• Certain underlying medical disorders may inhibit the efficacy of these meds or cause side effects that are uncomfortable.
  • Some programs offer alternative methods of treatment that do not include medications of any kind, even non-addictive drugs.

Well-Rounded Treatment

Even if medications are helpful for your loved one in the initial stages of recovery, they are no quick fix, and they aren’t useful for the long-term. Finding a treatment program that offers a comprehensive treatment regime is the best option for patients who are looking to not only stop drinking but also to create a positive life in recovery without alcohol use. A well-rounded alcohol rehab program will offer:

Find out more about what your loved one needs to recover from alcoholism. Contact us at Alta Mira today.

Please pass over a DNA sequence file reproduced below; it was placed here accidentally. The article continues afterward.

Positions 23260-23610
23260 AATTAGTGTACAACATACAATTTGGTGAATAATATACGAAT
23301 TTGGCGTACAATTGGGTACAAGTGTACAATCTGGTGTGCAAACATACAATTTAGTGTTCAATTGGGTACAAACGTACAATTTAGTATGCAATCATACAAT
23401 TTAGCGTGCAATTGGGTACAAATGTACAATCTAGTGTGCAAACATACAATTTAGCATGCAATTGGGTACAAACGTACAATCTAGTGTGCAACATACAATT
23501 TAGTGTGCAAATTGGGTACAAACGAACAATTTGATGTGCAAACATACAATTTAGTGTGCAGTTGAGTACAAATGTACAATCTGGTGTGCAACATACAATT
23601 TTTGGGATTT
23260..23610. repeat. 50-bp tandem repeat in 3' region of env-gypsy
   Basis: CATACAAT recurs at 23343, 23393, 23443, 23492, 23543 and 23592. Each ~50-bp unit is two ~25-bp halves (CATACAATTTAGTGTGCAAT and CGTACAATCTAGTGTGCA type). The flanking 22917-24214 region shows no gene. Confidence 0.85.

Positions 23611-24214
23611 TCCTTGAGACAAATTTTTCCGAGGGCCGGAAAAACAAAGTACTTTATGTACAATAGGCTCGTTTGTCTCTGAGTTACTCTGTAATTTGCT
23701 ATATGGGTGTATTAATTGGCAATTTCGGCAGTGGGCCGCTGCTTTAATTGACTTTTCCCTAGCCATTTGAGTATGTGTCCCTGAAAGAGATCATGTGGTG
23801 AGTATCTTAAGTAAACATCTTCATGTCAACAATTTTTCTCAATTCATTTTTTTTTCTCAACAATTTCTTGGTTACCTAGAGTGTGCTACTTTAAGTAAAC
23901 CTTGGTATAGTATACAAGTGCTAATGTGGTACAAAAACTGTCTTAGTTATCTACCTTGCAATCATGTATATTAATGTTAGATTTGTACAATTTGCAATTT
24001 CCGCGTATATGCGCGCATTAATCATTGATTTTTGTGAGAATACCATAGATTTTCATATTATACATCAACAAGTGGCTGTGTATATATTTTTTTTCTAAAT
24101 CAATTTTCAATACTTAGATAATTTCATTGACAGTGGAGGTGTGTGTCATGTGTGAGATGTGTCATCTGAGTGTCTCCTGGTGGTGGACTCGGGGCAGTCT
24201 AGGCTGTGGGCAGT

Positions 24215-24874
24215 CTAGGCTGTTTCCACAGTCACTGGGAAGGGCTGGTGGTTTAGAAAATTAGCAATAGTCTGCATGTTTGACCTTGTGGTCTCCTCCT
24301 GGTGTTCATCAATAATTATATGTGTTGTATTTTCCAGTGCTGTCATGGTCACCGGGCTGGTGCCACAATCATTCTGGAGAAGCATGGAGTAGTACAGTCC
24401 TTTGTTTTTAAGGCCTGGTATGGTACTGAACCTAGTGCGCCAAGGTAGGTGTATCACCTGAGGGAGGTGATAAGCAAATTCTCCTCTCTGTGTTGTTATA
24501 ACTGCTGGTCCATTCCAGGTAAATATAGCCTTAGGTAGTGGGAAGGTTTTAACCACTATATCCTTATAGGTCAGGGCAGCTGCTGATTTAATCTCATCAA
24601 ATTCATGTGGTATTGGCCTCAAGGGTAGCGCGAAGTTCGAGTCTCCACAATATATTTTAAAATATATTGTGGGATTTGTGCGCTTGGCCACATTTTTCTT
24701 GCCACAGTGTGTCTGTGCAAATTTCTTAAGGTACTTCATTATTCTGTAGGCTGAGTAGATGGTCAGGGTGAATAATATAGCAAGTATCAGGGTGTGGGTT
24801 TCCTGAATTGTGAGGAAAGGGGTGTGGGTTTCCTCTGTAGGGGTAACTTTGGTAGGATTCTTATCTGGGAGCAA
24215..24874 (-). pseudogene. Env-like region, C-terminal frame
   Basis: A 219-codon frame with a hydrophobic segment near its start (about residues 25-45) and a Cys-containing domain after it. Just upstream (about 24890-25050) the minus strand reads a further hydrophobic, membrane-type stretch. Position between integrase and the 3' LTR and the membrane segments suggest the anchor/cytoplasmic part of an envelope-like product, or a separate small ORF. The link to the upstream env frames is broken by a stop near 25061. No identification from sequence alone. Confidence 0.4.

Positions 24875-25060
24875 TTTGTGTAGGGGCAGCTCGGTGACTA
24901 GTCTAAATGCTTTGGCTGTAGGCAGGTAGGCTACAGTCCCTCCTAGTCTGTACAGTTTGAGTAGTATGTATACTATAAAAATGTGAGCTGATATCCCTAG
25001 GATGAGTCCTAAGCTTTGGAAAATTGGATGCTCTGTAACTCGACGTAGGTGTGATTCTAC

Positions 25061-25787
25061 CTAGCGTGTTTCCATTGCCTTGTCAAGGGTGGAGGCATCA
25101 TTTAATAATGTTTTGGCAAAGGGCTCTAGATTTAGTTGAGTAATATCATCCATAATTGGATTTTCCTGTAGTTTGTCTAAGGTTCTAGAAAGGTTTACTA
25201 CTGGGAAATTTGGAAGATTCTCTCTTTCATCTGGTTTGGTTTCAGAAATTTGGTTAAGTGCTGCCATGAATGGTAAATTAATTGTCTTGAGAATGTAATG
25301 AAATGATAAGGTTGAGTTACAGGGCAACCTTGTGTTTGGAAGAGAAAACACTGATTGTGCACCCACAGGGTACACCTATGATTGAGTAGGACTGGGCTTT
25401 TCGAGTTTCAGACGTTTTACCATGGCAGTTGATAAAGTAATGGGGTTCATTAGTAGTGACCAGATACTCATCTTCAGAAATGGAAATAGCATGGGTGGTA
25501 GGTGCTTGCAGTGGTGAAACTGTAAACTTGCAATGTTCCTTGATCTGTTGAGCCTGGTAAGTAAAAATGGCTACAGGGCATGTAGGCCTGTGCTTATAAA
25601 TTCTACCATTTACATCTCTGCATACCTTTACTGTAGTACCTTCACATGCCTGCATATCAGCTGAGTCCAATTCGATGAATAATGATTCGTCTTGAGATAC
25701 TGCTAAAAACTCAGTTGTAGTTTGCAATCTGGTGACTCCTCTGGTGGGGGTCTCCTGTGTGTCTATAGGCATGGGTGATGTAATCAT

New Test May Help Fight Poly-Drug Abuse

poly drug abuse

A new urine test may be the answer to identifying drug abuse, according to the AARP. The typical urine drug test can identify up to 40 different substances depending on the type; the new test can confirm the use of as many as 500 different over-the-counter and prescription medications.

The drug was developed by CU Toxicology at the University of Colorado School of Medicine where Jeffrey Galinkin is Chief Medical Officer. Says Galinkin: “Polypharmacy, or the use of multiple drugs at once, is the newest American epidemic.”

It’s especially a problem among older adults who often see multiple doctors for different ailments and receive prescriptions from all of them. In many cases, the doctors are not aware of the other medications that the patient is taking which can lead to the use of a dangerous – even deadly – combination of drugs.